One note about Anytime Dining: Anytime Dining is just like eating at a restaurant at home: making dinner reservations a few hours to 48 hours in advance. You eat at a table with just your family. There is no intermingling of passengers. We chose Anytime Dining based on a recommendation of the travel agent. Frankly, there wasn’t that much variety in the food between the different restaurants. Certain items were available in all 4 restaurants every day, and the Chef’s choice for each night was also available in all (lobster was in all restaurants on the second formal night, for instance.) Each theme restaurant had maybe 2 appetizers, 2-3 entrees and 1 dessert that were special to it. We only went to 3 of the 4, since we knew the Santa Fe restaurant couldn’t compare to our hometown Mexican restaurants. Our favorite was Pacific Moon. My husband especially liked the sushi that could have been never-ending!

We felt that we were missing something not having dinner companions that we could talk to and compare daily experiences with. The next time we sail, we will choose Traditional Dining. On Princess, if you have chosen Traditional Dining and want to eat in a different restaurant, all you have to do is make a reservation, but the International (traditional) Dining Room is always available. (We ate in the International Room once for breakfast and for lunch. The service is very good in this room.)

The Food:
The following is an evaluation of the quality of the food. First you should know, both my husband and I eat lunch out almost every day of the workweek, and as a family, we eat out at nice restaurants at least 3-4 times per week. Therefore, we are fairly particular about food. The week started out about average, then by Wednesday, the food got very good:

The Trident Grill around the Pools: the grilled chicken sandwich was surprisingly good, and the pizza was respectable. We only ate there once since my family doesn’t really care for fast food. We heard other people swear the pizza was the best they had ever eaten.

The breads on the ship (all made on board) are worthy of the best bakeries in any city and are fabulous. If you are on Atkins, I feel sorry for you. You are really missing out. (PS: the restaurant menus pointed out all the low-carb items to help you stay on plan.)

The desserts varied. Some of the desserts were the best I have ever eaten, especially if they had fruit in them. The chocolate desserts were disappointing, except for the always available “Make your own Sundae”. After my son discovered this option, he had chocolate ice cream (Hagen Dazs), dark chocolate sauce, and whip cream for dessert every night.
Caesar salad was available in every restaurant every night, and wasn’t the best I’ve eaten, but my son had it 5 nights in a row. He did comment that it needed more garlic, but he thinks if it won’t scare off a vampire, it doesn’t have enough garlic.

Prime rib was available at least 2 nights, and was very good. On Wednesday there was all you can eat King Crab. Simply incredible. Thursday was lobster tail, as many as you wanted, with or without Beef Wellington on the side. Friday my husband had tiger shrimp and seared scallops and they were excellent. This dish was always available in the Pacific Moon.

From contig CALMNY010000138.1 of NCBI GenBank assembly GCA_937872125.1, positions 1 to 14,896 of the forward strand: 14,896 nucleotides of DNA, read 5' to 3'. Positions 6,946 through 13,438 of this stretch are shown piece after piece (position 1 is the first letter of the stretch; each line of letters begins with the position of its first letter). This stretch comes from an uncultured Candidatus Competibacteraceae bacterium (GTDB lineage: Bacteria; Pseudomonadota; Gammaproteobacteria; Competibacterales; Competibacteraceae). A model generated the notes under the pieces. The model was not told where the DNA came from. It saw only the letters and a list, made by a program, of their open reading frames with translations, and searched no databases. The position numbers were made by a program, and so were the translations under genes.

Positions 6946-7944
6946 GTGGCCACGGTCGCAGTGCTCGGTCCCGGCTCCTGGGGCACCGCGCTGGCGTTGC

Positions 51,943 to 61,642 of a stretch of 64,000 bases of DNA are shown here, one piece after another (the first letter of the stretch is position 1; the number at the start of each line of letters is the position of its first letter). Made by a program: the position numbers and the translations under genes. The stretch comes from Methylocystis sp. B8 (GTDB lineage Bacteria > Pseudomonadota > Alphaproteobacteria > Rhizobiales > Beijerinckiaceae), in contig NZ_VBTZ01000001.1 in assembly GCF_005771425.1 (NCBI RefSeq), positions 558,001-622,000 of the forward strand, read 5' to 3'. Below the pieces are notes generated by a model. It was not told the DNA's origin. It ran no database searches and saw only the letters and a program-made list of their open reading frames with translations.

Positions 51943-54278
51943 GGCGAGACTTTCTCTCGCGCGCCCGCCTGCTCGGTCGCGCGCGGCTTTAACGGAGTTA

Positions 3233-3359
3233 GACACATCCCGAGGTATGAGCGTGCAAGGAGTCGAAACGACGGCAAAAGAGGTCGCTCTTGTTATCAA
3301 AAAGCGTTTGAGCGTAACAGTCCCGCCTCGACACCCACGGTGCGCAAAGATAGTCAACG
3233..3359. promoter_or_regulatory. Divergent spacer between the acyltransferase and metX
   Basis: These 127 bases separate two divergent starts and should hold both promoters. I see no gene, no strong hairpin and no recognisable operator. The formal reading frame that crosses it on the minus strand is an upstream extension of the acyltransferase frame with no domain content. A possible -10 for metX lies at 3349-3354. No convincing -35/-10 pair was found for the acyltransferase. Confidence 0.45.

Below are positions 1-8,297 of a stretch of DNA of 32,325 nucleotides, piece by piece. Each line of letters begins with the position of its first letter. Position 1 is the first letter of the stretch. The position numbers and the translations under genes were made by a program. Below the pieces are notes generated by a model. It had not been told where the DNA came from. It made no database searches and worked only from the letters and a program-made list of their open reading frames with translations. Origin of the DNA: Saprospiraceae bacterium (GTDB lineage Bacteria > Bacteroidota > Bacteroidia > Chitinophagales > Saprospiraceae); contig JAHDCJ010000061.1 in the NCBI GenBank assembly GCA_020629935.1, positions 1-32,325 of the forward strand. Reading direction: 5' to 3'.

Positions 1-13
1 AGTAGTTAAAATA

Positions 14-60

Beverages: I can’t comment on the alcoholic beverages because we really don’t drink much. But as for the other beverages on board, I was shocked to find that they didn’t serve lemonade. It wasn’t even on the ship! There was no point buying my son a soda card since he just started drinking soda, Dr. Pepper almost exclusively, and there is no Dr. P or Mr. Pibb on the ship. The service for getting sodas was ridiculously slow. This is really the only complaint that we had and we told them on the ship and plan to tell the corporate office as well.

Theatre entertainment:
There were 6 different performances in the main theatre on board and my husband and I saw 5. Each lasted about an hour and we saw the first performance of the night in each case. To do this, we had to get to the theatre at least 20-30 minutes before curtain to get a seat fairly close. The theatre holds 500, and with a ship of 2700 passengers, we were rightly concerned. We gave the Welcome Aboard performance, followed by a comedian/classical guitarist Duncan Tuck, a grade of B. (Actually, the crew performance was a C but Duncan Tuck easily got an A. He is incredibly talented. The show we missed was an hour just for him, and we were disappointed that we didn’t go, but it conflicted with an excursion and our energy levels.)

The next show was Piano Man. It was a medley of Elton John, Billy Joel, Barry Manilow, Liberace, and Neil Sedaka. I would also give this one a B. My 9 year old said that it was okay.

The next two performances were a Comedian/Juggler and a Comedian/Magician. Although he was a little rusty just coming off a month vacation, the Juggler was very entertaining and funny. My son missed it, but he would have loved it. I’m glad he was busy in the Kid's Room because he would be stuffing ping-pong balls in his mouth too! We dragged him to the Magician and he was mesmerized. The man was both talented and very funny.

The last performance we saw was called Curtain Up and was outstanding. It deserved the thunderous applause it received.

I also saw the cooking demonstration put on by the Head Chef and the Maitre d’Hotel. It was very entertaining and funny. It was followed by a tour of one of the 7 galleys on board, but there was a line of about 400 in front of me and there was so much other stuff to do.

Juneau: